The City of Revelstoke has minimal objections to the proposed Revelstoke Adventure Park moving forward, as long as emergency services are involved with mitigation plans.
The provincial government has contacted Revelstoke for comment following an application by the developer, Illecillewaet Development Limited Partnership (IDLP) for a License of Occupation on crown land.
Video: The Revelstoke Adventure Park has proposed building a man-made wave pool as part of many outdoor adventure amenities at the location. In the past day, world surfing superstar Kelly Slater releases this video of a new man-made wave created by his company, Kelly Slater Wave Company. Surfer Magazine led with the headline: Best Man-Made Wave Ever. Here’s a look:
Following the city’s call for feedback from Revelstoke authorities and stakeholders the RCMP revealed they had some concerns with the entrance to the park, 10 kilometres east of Revelstoke on the Trans-Canada Highway. Staff-Sgt Kurt Grabinsky wrote there needs be a plan in place for access.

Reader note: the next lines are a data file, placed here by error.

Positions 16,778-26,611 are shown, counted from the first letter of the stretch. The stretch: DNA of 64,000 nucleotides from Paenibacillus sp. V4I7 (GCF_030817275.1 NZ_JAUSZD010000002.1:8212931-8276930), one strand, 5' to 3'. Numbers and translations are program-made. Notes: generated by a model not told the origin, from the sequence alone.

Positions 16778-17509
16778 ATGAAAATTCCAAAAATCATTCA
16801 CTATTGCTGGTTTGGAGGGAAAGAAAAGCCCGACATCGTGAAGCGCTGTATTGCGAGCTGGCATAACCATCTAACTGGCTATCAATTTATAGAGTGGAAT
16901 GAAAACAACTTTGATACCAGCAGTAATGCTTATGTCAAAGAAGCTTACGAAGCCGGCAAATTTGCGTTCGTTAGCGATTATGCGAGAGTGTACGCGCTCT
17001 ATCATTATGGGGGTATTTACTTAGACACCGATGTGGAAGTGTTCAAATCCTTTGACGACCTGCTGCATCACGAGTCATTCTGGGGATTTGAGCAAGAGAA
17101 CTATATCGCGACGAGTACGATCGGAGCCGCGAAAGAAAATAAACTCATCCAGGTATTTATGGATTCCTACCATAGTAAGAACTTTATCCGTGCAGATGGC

“As evidenced by the number of collisions and close calls at the entrance to The Enchanted Forest/SkyTrek, there is great importance in creating a safe way to enter and exit the highway considering vehicles are traveling at or above the posted 100 km/h,” he wrote.
Staff-Sgt Grabinsky also mentioned the importance of considering the lighting, road and parking lot planning, cameras and effective alarm system for buildings in the remote location.
“Addressing these issues will reduce the impact on policing needs for an area outside of the municipality. The RCMP can offer a review of all plans from the perspective of Crime Prevention Through Environmental Design (CPTED).”
Councillors will review the recommendation to respond to the crown with no objection other than for the applicant to work with local emergency services. However they can discuss and make amendments if needed.
If the Revelstoke Adventure Park goes ahead with construction, the first phase of activity offerings is hoped to be opened in 2017.
It will be developed in four phases over six years on 63.7 ha of private land and 257.2 ha of adjoining Crown land. Proposed recreational offerings include ziplines, bungee jumping, rock climbing, mountain biking, ropes courses, Outdoor Gravity Orb ride, rotating barrel ride, Sky Swing, hiking, horseback riding, swimming and fishing. It will be open seasonally from May to October.
The report contains technical documents and reports exploring things like forest fire hazards, geotechnical issues, wildlife issues, First Nations consultation and more. See the full report here.
For background, read previous Revelstoke Mountaineer stories: Revelstoke Adventure Park